Sal-E-Boy’s Pizzeria Review

Save It For The Morning After

Jennifer Wohletz
4 min read
Salvatore LiRosi tosses dough in his restaurants’ kitchen. LiRosi has been making pizzas for the Rio Rancho area for more than 25 years. (Tina Larkin)
Share ::
Procuring a hot pizza pie in this town can be easy, but the quality is not always above the bar. Ordering pizza from a delivery chain is a straightforward process—that is, until the driver shows up at the door. I’ve had my share of cold, sticky cheese, orders of hot wings lost in the Bermuda triangle and, worst of all, the parade of pizzas lacking heat, toppings and even sauce. This is why I was really looking forward to picking up a nice, fat pie from homegrown Rio Rancho staple Sal-E-Boy’s Pizzeria.

I visited the takeout/delivery-only pie parlor on a weekday in the afternoon, and owner Sal was there. He was friendly and personable and even gave my kid a ball of pizza dough to play with. The menu is short and sweet with four sizes of pizzas: a small 12-inch ($7.95), large 16-inch ($10.95), 12-inch-by-16-inch Sicilian ($12.95) and 24-inch New York giant ($20.95).

The catch is that these prices are for blank cheese pizzas, and each topping costs an extra $1, $1.50 or $2.25, respective to the size of the pizza. The cost added up fast on the Sicilian I ordered ($12.95 plus $12 for eight toppings, for a grand total of $24.95). The 12-piece wings were $7.95, and the Italian burrito ran $7.75 a pop, so altogether (with a single can of soda and tax) my ticket came to $45.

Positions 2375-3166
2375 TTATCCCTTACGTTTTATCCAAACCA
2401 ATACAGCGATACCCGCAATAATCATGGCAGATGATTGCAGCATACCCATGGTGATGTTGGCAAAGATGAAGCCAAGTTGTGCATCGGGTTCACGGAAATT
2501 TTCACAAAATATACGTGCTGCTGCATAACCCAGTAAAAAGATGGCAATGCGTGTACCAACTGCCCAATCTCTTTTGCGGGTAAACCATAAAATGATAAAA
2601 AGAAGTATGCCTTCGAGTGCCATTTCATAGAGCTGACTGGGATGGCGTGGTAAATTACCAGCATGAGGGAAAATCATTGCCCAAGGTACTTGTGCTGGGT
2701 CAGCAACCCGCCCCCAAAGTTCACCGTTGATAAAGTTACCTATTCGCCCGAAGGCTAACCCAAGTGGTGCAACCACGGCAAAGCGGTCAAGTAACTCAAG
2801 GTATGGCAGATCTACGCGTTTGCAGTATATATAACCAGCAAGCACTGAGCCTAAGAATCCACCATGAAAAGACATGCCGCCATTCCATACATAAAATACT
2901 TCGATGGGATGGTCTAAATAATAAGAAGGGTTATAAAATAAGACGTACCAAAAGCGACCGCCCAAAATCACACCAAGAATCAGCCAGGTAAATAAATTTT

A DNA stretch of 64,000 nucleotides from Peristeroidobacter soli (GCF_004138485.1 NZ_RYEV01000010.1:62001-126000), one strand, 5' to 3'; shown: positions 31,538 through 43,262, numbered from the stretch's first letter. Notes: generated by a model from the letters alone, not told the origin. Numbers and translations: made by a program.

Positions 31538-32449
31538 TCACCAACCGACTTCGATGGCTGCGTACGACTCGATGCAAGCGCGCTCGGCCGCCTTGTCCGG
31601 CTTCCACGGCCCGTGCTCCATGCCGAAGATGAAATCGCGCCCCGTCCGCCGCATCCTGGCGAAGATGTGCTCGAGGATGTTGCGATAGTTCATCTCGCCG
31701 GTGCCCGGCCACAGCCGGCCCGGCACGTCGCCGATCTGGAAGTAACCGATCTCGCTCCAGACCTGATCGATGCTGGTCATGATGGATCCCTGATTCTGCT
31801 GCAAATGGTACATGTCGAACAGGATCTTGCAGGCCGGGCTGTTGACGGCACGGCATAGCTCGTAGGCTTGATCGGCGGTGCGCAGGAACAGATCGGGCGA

Whew! But the pizza was definitely huge. The box was heavy as a concrete block, and some stray toppings were squeezing their way out the sides. I snagged a stray mushroom and a pepperoni, only to discover the mushrooms were canned.

I was disappointed. Watery canned mushrooms are relatively useless, and just plain gross when compared to the delicate, meaty flavor of a fresh mushroom. They should be relegated to stocking bomb shelters, or maybe a reality show where there’s a prize for finishing off the can. The pepperoni was better.

At home, we broached the rectangular pie and dug in. My order was smothered with chunks of green pepper, green and black olive slices, oversized nuggets of spicy hamburger, sliced ham and pepperoni and the canned mushrooms, overlaying a just-right amount of sauce and baked to a firm consistency. I requested the anchovies be confined to one side, but I had to poke around to discover which side that was.

Unfortunately, the thick crust was not at all to my liking. It was charred on the outside, slightly doughy on the inside and appeared to the eye (and mouth) to more closely resemble heavy focaccia bread than pizza crust. I examined my slice more closely and was surprised to see what looked like a pre-baked crust, with the toppings and cheese added later and reheated. Interesting. That could account for its black bottom.

The wings came with the standard orange-colored, vinegary sauce. They were, you know, chicken wings—not bad, but not particularly noteworthy, either. I moved on to the Italian burrito. This calzone-like creation wraps pizza dough around marinara sauce, cheese, sliced meatballs and green chile. I had a thick slice, and I liked it better than the pizza.

But the big question now was: Could the pizza and burrito pass the morning-after-cold-from-the-fridge test? Early the next day I tried a slice of the burrito. It was much better cold, and actually delicious with a glass of milk. I had another slice, and a half-slice of pie. Yep. This pizza is best served cold. In the end, I may not have been blown away with Sal-E-Boy’s for dinner, but it turns out this food is better suited for a breakfast of champions.

Sal-E-Boy’s Pizzeria Review

The Alibi Recommends:

Sicilian pizza, cold from the fridge

Italian burrito, cold from the fridge

A pie with sliced pepperoni, sausage, green chile and mushrooms.

Tina Larkin

1 2 3 193